Snyder practised as a veterinarian for a few years but knew she wanted to return to research. At the University of Georgia, she finished a Master of Food Animal Medicine degree in 2016 as well as a PhD degree in 2020. For her graduate research, she focused on Mannheimia haemolytica, the bacterium most frequently isolated from the lungs of cattle with BRD and a disease of concern for Georgia’s stocker operations.

While it’s still early in the process of establishing research collaborations, Snyder has started discussions with her new USask colleagues — including WCVM professor Dr. Cheryl Waldner.

“We are very fortunate to have an emerging researcher of her calibre focused on addressing issues that have been highlighted as critical for animal health and sustainability by the Canadian beef industry,” says Waldner, who also holds the NSERC/BCRC Industry Research Chair in One Health and Production-Limiting Diseases at the college.

Waldner’s five-year research program is supported by the Natural Sciences and Engineering Research Council of Canada (NSERC) and the Beef Cattle Research Council (BCRC).

In her role as research chair, Waldner’s primary goals are to give cattle producers and veterinarians the information and tools they need to manage emerging health and sustainability challenges, to strengthen surveillance in the beef industry and to identify practices for improving animal health and welfare.

Waldner adds that Snyder’s experience in genome sequencing for the selection of antimicrobial resistance is a “strong complement” to the WCVM’s existing research focus.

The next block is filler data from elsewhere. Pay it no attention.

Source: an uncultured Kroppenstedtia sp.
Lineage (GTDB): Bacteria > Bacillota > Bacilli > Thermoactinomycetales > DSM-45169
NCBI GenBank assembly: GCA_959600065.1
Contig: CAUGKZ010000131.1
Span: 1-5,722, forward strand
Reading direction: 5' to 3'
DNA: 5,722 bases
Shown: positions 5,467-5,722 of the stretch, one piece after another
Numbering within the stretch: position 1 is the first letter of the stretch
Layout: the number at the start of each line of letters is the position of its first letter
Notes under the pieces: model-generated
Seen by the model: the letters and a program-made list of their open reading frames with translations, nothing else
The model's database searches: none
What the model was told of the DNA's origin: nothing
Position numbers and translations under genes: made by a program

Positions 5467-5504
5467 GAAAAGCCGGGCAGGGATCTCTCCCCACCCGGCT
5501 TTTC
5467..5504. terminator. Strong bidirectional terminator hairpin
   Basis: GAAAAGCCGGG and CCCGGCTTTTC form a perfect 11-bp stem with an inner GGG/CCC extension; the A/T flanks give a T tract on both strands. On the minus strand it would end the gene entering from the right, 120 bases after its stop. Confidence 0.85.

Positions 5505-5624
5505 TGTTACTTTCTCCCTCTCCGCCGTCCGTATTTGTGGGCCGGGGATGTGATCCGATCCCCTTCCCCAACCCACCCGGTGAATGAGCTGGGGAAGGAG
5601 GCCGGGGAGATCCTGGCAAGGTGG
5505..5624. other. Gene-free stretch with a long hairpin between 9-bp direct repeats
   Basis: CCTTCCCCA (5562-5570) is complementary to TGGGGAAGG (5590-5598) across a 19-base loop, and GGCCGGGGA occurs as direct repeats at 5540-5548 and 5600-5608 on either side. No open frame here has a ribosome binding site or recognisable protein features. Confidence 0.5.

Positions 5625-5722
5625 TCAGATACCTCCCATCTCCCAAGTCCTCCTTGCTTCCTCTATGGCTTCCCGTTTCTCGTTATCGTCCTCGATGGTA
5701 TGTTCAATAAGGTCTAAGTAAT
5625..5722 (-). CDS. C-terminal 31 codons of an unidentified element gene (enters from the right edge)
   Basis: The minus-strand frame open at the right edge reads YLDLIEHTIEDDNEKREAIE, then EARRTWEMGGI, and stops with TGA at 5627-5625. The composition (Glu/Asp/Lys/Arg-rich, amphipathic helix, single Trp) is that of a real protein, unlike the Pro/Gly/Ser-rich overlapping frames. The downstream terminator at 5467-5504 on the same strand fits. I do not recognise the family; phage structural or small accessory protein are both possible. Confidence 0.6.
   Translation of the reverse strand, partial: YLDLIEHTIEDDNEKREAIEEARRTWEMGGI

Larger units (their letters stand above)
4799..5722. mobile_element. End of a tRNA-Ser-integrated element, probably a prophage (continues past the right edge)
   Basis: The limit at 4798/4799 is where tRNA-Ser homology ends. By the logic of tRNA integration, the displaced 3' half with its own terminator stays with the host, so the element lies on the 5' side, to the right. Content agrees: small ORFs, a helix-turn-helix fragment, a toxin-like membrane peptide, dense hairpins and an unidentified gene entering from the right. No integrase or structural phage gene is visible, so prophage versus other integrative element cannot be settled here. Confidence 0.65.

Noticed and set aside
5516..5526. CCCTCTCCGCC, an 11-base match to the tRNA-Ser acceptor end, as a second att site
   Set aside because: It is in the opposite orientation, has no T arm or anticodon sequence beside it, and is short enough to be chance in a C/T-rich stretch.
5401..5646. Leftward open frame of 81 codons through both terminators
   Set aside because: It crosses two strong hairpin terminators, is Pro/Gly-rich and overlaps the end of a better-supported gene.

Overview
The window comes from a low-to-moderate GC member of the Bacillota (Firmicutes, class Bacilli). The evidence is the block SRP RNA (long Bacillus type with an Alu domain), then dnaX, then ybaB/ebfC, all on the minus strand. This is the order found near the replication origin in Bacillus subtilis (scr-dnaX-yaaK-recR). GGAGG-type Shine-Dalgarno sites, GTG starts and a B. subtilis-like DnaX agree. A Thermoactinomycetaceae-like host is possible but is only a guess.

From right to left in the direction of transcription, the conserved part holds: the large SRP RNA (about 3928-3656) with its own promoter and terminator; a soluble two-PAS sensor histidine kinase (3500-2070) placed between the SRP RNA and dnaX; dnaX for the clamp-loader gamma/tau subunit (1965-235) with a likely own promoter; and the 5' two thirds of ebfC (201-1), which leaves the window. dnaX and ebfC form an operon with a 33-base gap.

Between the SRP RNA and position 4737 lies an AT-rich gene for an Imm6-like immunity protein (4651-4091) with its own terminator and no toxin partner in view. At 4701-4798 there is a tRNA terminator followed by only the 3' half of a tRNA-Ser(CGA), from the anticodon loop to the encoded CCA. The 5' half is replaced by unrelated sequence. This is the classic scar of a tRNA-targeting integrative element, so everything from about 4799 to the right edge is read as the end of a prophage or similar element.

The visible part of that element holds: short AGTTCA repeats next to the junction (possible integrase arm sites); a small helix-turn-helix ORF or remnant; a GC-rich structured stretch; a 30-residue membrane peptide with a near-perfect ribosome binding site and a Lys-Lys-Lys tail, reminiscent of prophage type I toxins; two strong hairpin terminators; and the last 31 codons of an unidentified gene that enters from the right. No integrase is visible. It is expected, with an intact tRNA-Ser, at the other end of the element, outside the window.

“Her experience with antimicrobial resistance, respiratory bacteria and in applying emerging genomics technologies will immediately allow us to add to our opportunities to understand the spread of bovine respiratory disease and expand the benefits to industry generated by the samples and data collected in our recent projects.”

Snyder says the quality of research team members and opportunities for research collaborations drew her to USask and Saskatoon. Saskatchewan’s thriving cattle industry and the university’s Livestock and Forage Centre of Excellence (LFCE) were also factors in her decision.

While Snyder’s teaching program is still under development, she aims to bring her background in beef medicine to help with ongoing courses at the college. She and her colleague, Dr. Nathan Erickson, are also discussing the option of team-teaching a course focused on the beef cattle industry.

As far as her research plans, Snyder is gathering preliminary data based on nasal swabs and frozen isolates that have already been collected. Further on in her research, she hopes to collect nasal swabs from live animals and to conduct environmental sampling.

For Snyder, sharing her results with her colleagues, industry partners and livestock producers is what she especially enjoys.

“I love presenting to other people so we can discuss what it might mean, what impacts it has on them — that’s what I love the most.”